This review essay engages with Aaron Kamugisha’s 2019 Beyond Coloniality: Citizenship and Freedom in the Caribbean Intellectual Tradition by focusing on its methodological commitment to seeking Caribbean answers to Caribbean political and social problems. The author argues that Kamugisha powerfully offers something other than a methodology through which the circulation of Caribbean geographies, politics, epistemologies, and its people’s lived experiences moves outward to provide analytical and conceptual service for metropolitan centers, even if for ostensibly decolonial purposes. The essay demonstrates how by turning to two of the Caribbean’s major thinkers, C. L. R. James and Sylvia Wynter, and their far-less-studied Caribbean writings, Kamugisha takes seriously the centering of Caribbean thinkers in their own histories of political becoming. The essay ends with sustained focus on Kamugisha’s elaboration of two of Wynter’s conceptualizations: indigenization as an alternative to creolization and abduction as a kind of theorizing out from Caribbean reasonings.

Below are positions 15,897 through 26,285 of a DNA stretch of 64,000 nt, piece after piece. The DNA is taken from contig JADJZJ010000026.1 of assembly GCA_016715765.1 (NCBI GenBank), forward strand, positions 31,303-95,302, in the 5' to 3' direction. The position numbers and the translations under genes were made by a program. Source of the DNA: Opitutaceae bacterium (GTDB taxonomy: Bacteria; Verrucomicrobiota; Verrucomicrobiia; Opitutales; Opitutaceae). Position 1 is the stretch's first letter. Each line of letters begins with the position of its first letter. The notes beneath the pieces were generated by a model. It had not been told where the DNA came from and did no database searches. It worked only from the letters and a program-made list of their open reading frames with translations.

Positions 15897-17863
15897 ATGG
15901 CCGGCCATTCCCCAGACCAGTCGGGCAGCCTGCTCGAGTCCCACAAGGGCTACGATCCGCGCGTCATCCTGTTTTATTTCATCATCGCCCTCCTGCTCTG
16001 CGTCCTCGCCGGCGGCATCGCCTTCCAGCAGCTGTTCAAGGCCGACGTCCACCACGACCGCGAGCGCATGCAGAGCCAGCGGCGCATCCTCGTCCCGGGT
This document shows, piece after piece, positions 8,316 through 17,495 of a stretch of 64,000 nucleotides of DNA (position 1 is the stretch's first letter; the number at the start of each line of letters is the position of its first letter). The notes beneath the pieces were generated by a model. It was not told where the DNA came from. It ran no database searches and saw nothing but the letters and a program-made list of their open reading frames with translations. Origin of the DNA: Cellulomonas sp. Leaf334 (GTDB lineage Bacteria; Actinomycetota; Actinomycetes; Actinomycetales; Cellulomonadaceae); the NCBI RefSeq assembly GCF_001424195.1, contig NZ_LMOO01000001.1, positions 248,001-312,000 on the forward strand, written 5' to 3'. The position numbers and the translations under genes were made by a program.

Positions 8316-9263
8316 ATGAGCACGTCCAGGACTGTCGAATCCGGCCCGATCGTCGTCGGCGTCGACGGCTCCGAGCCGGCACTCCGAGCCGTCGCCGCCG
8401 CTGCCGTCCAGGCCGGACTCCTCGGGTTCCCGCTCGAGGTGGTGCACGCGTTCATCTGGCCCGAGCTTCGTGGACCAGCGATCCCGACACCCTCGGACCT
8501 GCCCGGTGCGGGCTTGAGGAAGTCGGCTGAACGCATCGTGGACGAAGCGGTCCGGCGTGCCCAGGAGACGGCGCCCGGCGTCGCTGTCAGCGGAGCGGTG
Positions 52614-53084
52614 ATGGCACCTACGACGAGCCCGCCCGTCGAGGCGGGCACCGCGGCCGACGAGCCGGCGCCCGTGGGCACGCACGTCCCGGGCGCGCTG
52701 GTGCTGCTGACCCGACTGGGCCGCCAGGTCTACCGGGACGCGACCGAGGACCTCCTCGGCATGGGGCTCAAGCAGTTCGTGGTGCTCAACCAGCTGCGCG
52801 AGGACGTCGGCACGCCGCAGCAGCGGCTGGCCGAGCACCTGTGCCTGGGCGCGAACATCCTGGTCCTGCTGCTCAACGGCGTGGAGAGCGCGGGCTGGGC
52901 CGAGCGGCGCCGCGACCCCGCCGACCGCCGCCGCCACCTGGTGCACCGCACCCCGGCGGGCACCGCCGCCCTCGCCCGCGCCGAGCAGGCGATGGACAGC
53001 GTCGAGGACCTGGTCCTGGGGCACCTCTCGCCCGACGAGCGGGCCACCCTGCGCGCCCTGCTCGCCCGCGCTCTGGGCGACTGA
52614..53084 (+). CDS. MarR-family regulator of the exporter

Abduction and the Grounds of Caribbean Reasoning
Raj Chetty is associate professor in the Department of English at St. John’s University, specializing in Caribbean literature across the English, Spanish, and French languages. His published work focuses on blackness in Dominican literature and culture, anticolonial Caribbean theater, and C. L. R. James’s Haitian Revolution plays.
Raj Chetty; Abduction and the Grounds of Caribbean Reasoning. Small Axe 1 July 2021; 25 (2 (65)): 182–189. doi: https://doi.org/10.1215/07990537-9384388
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